Leahy said that he and Specter had working to modify the resolutions since they were first debated last week, but added that the panel must enforce its subpoenas if it is to be able to conduct effective oversight of the executive branch.
"The White House counsel asserts that executive privilege covers all documents and information in the possession of the White House," Leahy said, referring to White House counsel Fred Fielding. "They have further and claimed immunity even to have to appear and respond to this committee's subpoenas fr Mr. Rove and Mr. Bolten. And they contend that their blanket claim of executive privilege cannot be tested but must be accepted by the Congress as the last word."
Leahy called this stance "a dramatic break from the practices of every administration since World War II in responding to congressional committees."
Update: White House officials dismissed the Judiciary Committee vote as a political stunt, and they pointed out that Leahy had stated that the Justice Department under former President Clinton would not pursue criminal contempt citations against White House officials when it occurred back in 1999. The Justice Department has stated that it will not allow the U.S. Attorney for the District of Columbia, Jeffrey Taylor, to pursue this case in court. Taylor would normally represent Congress in any legal battle with the White House.
"Senate Democrats are showing that they're more interested in headlines than serious legislation, and they should be fully aware of the futility of pressing ahead on this," said Dana Perino, White House spokeswoman, in a statement.
"It has long been understood that, in circumstances like these, that the constitutional prerogatives of the President would make it a futile and purely political act for Congress to refer contempt citations to U.S. Attorneys."
Perino added:"Senator Leahy may have summed it best in September 1999 when he said the following:
'The criminal contempt mechanism, see 2 U.S.C. section 192, which punishes as a misdemeanor a refusal to testify or produce documents to Congress, requires a referral to the Justice Department, which is not likely to pursue compliance in the likely event that the President asserts executive privilege in response to the request for certain documents or testimony.'"
Breaking: Senate Judiciary Committee Authorizes Subpoenas For NSA Domestic Spying Documents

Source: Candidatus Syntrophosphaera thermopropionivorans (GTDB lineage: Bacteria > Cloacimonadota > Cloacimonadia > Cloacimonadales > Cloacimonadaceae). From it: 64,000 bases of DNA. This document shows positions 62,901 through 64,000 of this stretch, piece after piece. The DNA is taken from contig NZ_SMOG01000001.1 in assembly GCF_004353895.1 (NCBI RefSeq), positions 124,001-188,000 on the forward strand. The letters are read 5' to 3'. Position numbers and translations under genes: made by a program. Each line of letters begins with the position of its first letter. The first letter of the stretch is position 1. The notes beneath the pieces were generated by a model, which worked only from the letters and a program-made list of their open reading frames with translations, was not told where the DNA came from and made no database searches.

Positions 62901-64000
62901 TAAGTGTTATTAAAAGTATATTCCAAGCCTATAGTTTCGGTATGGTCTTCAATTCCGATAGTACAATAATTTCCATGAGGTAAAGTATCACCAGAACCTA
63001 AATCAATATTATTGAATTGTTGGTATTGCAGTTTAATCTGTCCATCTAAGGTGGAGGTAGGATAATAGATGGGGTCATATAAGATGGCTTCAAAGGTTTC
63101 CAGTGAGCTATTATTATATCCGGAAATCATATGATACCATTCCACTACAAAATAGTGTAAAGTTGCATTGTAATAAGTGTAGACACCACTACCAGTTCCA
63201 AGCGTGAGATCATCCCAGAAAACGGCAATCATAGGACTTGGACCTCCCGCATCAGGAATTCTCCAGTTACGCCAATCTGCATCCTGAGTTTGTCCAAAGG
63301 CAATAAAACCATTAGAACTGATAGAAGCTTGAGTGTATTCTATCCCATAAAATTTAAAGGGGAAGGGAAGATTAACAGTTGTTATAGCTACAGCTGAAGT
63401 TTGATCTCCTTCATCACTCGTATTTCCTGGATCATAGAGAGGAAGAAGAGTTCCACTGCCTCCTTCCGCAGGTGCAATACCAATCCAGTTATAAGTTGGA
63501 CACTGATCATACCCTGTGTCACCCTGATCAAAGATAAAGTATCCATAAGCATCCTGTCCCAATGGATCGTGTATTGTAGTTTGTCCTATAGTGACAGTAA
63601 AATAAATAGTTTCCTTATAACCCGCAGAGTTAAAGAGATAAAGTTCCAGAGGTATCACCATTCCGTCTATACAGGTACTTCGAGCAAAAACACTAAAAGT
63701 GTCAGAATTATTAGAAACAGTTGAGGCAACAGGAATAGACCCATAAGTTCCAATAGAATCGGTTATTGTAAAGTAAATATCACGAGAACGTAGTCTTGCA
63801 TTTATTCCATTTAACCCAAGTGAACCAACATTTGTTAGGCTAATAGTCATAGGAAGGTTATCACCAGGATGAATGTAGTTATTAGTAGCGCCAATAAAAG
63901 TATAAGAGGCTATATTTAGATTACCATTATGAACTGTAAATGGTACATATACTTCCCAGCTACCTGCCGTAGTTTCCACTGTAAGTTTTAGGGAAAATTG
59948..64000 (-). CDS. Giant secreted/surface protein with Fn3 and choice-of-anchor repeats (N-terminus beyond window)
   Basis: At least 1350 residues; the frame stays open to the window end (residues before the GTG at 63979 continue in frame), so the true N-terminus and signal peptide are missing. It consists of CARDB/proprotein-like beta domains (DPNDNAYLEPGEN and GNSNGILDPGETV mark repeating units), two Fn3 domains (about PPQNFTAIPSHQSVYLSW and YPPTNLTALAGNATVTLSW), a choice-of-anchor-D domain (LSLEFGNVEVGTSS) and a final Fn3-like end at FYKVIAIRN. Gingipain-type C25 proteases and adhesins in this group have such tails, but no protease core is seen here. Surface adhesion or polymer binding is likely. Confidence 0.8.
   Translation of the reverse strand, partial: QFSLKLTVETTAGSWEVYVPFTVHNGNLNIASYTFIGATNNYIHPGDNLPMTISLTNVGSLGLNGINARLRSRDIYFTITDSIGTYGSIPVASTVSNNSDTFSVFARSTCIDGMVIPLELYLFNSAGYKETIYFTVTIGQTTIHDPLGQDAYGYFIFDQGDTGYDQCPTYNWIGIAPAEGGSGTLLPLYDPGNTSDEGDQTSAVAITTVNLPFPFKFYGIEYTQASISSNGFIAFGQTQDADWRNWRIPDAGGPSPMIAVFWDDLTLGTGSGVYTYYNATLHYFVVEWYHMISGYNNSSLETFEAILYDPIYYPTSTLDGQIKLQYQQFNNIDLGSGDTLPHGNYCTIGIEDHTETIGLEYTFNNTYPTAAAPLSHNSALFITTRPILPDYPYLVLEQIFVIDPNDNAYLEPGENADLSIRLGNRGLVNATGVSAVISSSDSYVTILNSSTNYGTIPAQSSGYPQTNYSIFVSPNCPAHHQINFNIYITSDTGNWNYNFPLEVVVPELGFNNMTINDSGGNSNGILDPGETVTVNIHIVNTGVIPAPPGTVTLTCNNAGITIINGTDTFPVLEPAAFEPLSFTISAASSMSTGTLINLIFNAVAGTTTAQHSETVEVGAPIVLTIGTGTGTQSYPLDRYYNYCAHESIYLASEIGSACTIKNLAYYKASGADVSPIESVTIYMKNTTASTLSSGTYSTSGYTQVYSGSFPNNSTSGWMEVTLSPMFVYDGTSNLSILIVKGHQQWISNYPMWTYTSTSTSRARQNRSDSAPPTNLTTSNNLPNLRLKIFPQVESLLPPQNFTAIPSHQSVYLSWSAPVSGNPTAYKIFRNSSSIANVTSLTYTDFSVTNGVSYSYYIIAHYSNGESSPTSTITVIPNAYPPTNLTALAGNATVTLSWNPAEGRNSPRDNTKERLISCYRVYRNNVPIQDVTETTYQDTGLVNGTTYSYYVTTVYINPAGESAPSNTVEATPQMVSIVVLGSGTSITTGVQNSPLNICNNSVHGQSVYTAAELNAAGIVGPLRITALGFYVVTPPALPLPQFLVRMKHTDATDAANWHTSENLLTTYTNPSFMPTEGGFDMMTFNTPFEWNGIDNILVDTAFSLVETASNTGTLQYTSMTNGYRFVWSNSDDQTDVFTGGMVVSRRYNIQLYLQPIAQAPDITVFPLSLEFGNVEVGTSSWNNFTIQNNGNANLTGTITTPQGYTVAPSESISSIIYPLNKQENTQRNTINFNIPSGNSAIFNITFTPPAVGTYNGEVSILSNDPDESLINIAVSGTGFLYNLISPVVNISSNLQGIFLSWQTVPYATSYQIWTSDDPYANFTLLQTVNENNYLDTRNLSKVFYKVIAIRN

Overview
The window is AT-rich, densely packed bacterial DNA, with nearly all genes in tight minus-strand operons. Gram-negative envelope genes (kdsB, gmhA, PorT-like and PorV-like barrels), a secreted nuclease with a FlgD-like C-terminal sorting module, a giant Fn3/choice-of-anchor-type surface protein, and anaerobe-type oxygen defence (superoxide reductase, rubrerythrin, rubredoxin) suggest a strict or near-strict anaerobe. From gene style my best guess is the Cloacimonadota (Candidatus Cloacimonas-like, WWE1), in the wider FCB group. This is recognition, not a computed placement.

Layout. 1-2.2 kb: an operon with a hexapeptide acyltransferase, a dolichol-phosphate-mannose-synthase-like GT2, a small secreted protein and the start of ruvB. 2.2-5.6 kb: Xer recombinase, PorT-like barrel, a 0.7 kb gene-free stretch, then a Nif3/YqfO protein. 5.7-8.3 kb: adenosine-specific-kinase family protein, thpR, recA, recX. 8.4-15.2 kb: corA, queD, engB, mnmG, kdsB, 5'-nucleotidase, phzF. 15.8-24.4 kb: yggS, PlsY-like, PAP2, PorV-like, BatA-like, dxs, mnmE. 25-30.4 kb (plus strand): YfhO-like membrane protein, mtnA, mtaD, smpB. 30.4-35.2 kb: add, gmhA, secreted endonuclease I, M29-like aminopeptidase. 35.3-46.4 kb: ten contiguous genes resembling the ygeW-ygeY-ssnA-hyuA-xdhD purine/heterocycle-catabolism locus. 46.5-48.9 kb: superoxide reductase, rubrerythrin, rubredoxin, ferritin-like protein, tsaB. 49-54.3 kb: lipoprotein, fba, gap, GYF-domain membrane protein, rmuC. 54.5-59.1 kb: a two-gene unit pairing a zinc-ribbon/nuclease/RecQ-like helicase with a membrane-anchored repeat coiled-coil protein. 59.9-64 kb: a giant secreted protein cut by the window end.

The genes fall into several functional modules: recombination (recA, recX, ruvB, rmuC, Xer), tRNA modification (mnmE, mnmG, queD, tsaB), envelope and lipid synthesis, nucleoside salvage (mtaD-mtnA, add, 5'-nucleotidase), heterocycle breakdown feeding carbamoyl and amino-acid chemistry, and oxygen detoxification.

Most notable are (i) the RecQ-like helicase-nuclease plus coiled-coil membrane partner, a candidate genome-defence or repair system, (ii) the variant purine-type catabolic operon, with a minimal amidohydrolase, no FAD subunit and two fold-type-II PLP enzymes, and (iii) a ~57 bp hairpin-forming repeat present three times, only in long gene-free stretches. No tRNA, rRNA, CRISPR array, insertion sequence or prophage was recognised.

By Faiz Shakir on Jun 21, 2007 at 1:58 pm
The Senate Judiciary Committee just voted 13-3 to authorize chairman Patrick Leahy (D-VT) to issue subpoenas for documents related to the NSA warrantless surveillance program. Sens. Arlen Specter (R-PA), Orrin Hatch (R-UT) and Chuck Grassley (R-IA) voted with the Democrats on the committee to authorize the subpoenas for any legal opinions and advice the Bush administration has received regarding the NSA program.
The Center on Democracy & Technology has released a list of the seven âmost wanted surveillance documents.â See the full list here.
The confrontation over the documents âcould set the stage for a constitutional showdown over the separation of powers.â The Senate Judiciary Committee had previously scheduled to authorize subpoenas last week, but Sen. Jon Kyl (R-AZ) blocked the Judiciary Committee from voting on the subpoenas.
On May 21, the Senate Judiciary Committee made at least its ninth formal request for the documents, but the Justice Department continued its stonewalling. Leahy issued the following statement about todayâs vote:
This stonewalling is unacceptable and it must end. If the Administration will not carry out its responsibility to provide information to this Committee without a subpoena, we will issue one. If we do not, we are letting this Administration decide whether and how the Congress will do its job. [...]
Why has this Administration been so steadfast in its refusal? Deputy Attorney General Comeyâs account suggests that some of these documents would reveal an Administration perfectly willing to ignore the law. Is that what they are hiding? [...]
Whatever the reason for the stonewalling, this Committee has stumbled in the dark for too long, attempting to do its job without the information it needs. We need this information to carry out our responsibilities under the Constitution. Unfortunately, it has become clear that we will not get it without a subpoena. I urge the adoption of the subpoena authorization.
The House Judiciary Committee has also threatened to subpoena the NSA documents. In a hearing last month, Principal Assistant Attorney General Alberto Gonzales Steven Bradbury refused the committeeâs request to turn over the papers, but refused to assert executive privilege in doing so.